Defining an Event in Windows Forms Controls

For details about defining custom events, see Events. If you define an event that does not have any associated data, use the base type for event data, EventArgs, and use EventHandler as the event delegate. All that remains to do is to define an event member and a protected OnEventName method that raises the event.

The following code fragment shows how the FlashTrackBar custom control defines a custom event, ValueChanged. For the complete code for the FlashTrackBar sample, see the How to: Create a Windows Forms Control That Shows Progress.

Option Explicit  
Option Strict  
  
Imports System  
Imports System.Windows.Forms  
Imports System.Drawing  
  
Public Class FlashTrackBar  
   Inherits Control  
  
   ' The event does not have any data, so EventHandler is adequate   
   ' as the event delegate.          
   ' Define the event member using the event keyword.  
   ' In this case, for efficiency, the event is defined   
   ' using the event property construct.  
   Public Event ValueChanged As EventHandler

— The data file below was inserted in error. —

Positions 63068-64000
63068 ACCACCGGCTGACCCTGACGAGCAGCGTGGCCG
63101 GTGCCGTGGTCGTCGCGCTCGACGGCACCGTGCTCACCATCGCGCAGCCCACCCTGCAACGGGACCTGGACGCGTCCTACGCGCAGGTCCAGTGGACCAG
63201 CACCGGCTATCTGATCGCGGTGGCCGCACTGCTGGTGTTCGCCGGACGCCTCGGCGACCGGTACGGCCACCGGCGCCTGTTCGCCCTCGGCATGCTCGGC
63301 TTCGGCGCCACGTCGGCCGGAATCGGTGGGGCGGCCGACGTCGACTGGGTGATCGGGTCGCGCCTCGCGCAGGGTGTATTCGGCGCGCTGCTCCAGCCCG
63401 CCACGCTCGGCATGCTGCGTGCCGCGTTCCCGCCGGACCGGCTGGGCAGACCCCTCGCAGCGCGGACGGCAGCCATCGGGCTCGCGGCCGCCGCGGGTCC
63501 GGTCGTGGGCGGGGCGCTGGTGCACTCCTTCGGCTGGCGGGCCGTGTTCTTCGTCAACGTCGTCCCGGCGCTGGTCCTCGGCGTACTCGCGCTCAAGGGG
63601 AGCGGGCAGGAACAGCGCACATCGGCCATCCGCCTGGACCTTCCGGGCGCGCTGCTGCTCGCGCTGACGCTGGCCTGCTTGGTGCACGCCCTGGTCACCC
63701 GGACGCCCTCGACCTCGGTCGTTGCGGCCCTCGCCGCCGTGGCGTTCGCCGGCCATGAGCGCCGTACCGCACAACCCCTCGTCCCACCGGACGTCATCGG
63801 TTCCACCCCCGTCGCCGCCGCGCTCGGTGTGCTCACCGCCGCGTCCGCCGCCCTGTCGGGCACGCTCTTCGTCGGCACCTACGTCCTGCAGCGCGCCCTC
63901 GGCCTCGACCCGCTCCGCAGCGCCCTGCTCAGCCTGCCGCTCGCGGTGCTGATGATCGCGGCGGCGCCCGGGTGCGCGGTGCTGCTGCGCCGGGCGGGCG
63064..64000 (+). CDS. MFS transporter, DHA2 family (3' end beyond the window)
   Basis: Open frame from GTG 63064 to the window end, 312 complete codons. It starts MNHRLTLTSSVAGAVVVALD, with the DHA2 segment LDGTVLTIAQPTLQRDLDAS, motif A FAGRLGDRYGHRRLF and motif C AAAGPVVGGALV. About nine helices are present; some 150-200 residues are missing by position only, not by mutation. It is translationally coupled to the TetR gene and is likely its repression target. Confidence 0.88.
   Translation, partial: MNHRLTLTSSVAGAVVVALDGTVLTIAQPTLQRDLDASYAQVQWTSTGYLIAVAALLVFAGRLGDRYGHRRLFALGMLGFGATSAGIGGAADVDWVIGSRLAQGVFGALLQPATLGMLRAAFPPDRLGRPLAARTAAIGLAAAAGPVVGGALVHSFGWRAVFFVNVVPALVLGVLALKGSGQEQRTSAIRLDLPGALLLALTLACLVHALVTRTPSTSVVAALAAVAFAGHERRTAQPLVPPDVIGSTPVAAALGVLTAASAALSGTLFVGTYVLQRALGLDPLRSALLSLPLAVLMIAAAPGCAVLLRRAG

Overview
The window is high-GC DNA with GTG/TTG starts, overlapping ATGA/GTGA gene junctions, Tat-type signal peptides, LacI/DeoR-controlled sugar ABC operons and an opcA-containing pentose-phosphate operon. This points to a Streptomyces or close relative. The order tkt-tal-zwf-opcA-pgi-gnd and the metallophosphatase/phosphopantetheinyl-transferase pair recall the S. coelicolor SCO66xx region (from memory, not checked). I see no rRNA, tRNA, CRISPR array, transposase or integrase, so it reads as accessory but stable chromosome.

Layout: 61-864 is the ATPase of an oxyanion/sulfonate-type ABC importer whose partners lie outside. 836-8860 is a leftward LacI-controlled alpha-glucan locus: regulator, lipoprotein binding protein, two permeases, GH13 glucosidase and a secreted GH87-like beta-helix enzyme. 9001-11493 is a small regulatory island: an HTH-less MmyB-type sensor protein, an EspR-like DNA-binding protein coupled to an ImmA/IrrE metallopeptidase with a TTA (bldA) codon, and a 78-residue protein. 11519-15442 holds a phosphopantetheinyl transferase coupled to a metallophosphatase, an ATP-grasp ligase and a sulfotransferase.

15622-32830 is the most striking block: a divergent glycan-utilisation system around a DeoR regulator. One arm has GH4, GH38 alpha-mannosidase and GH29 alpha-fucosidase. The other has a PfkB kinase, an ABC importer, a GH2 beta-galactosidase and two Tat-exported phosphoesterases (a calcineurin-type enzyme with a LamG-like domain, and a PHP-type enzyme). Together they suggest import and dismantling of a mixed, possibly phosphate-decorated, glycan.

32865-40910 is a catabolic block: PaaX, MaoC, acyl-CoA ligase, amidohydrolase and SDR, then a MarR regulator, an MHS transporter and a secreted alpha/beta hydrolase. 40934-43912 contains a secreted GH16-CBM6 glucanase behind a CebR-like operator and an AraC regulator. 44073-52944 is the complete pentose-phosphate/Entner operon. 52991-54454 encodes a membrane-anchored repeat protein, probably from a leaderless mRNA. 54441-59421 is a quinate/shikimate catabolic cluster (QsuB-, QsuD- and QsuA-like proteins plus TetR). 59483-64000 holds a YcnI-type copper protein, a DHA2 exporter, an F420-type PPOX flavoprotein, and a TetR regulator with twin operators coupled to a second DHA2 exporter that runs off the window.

' The protected method that raises the ValueChanged   
   ' event when the value has actually   
   ' changed. Derived controls can override this method.    
   Protected Overridable Sub OnValueChanged(e As EventArgs)  
      RaiseEvent ValueChanged(Me, e)  
   End Sub  
End Class  
using System;  
using System.Windows.Forms;  
using System.Drawing;  
  
public class FlashTrackBar : Control {  
   // The event does not have any data, so EventHandler is adequate   
   // as the event delegate.  
   private EventHandler onValueChanged;  
   // Define the event member using the event keyword.  
   // In this case, for efficiency, the event is defined   
   // using the event property construct.  
   public event EventHandler ValueChanged {  
            add {  
                onValueChanged += value;  
            }  
            remove {  
                onValueChanged -= value;  
            }  
        }  
   // The protected method that raises the ValueChanged  
   // event when the value has actually   
   // changed. Derived controls can override this method.    
   protected virtual void OnValueChanged(EventArgs e) 
   {  
       ValueChanged?.Invoke(this, e);  
   }  
}  

See also